For the last few seasons, I’ve been particularly interested in the trend of rising scores in NCAA, which is a relevant issue considering that the average team score for the top 36 teams in the country increased four tenths from 2012 to 2013 (from 195.406 in 2012 to 195.802 in 2013). That’s almost a fall worth of increase per team per meet, which is fairly insane. Were teams really a fall better in 2013 than in 2012? No. The evaluation of routines is clearly getting more lenient across the board. Now that the 2014 season is over, it’s time to revisit the topic following a year in which scores appeared to increase another notch with all the 10s and 198s we saw. Here are the average scores for the NCAA top 36 from 1999-2014:
And here’s the same information, but limited to just the span from 2006-2014 to zero in on recent trends.
The results are somewhat interesting for 2014 because while the scores did increase over last season, just as anyone who watched this year would have guessed, the overall increase is not particularly large. Now, those of us who have been following the scores closely would certainly argue that the mega-scoring we saw this season is only part of a trend that began in earnest last season, which is reinforced by the numbers, with 2014 seeing another jump over 2013 and coming in as the second-highest scoring season in NCAA history behind 2004.
But, the increase is perhaps surprising in its smallness. In fact, the increase from 195.802 in 2013 to 195.861 in 2014 comes out to only .059, or just a little bit more than one step per meet per team, which is notable but not exceptionally significant in the grand scheme of meet scoring. It’s certainly not the full four tenths leap we saw the previous year. So, why is that? We saw more 198s in 2014 than in 2013, and way more 197s, and the general perception is that scores skyrocketed this season and showed a clear departure even over the high scores of the previous season. What’s the deal? Well, the deal becomes somewhat more clear if we break down the top 36 into manageable chunks. Here are the average scores for only the top 12 teams from 1999-2014:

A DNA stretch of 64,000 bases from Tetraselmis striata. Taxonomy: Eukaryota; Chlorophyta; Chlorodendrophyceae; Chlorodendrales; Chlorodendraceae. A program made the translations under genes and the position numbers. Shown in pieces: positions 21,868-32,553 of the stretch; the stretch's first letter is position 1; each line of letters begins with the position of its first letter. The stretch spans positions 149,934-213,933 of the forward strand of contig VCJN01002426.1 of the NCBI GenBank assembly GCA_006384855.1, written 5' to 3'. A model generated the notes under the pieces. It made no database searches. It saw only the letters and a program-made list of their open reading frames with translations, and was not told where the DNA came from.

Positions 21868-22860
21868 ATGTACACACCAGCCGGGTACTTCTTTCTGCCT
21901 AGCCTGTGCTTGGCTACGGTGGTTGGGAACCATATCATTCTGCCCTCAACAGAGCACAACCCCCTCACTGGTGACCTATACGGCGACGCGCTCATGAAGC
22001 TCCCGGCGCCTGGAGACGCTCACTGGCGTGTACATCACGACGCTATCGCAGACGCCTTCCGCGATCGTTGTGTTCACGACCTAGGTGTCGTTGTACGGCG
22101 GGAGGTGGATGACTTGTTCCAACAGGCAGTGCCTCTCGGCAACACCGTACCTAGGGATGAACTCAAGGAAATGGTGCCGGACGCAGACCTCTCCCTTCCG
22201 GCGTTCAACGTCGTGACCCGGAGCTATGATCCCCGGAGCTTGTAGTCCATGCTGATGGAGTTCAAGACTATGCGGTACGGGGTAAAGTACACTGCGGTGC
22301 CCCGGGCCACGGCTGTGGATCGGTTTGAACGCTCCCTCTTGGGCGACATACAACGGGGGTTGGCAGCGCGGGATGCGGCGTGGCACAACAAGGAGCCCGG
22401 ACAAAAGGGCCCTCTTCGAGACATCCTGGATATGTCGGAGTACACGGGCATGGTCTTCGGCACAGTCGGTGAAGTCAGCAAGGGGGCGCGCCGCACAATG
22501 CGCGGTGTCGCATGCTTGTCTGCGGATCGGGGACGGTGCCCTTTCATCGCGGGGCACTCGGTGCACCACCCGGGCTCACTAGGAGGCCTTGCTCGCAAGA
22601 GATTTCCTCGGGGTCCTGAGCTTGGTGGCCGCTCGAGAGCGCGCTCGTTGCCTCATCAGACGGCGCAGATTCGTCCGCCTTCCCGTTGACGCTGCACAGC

Compare this to the average scores for the teams ranked 13-36 over the same years.
We all know that the Parity Parrots like to pat themselves on the back for their work to increase parity in NCAA, but there are different types of parity. This year, we certainly saw evidence of parity at the very top of the sport manifested in our most competitive Super Six, but beyond that, the gap between the very best teams and everyone else actually increased in 2014 rather than decreased. The “others” were farther away from being able to challenge the best teams this season than in 2013.
- Also, in non-numerical news, Silvia Colussi-Pelaez is transferring from Florida to Oregon State for the upcoming season, which is exciting news for the Beavs. They’ve had a rough couple years, and she could contribute on as many as four events for them with some 9.8s. Conversely, she wasn’t making any lineups at Florida, and given the quality of the incoming classes, didn’t look to be making many lineups in the future. Also, as it has been discussed that Alex McMurtry is planning to come early, something was going to have to give in the scholarship-count department. Silvia’s sister, Mariana, will also be joining Oregon State the following season. Now Tanya, put that transverse aerial back in her beam routine. You know you want to.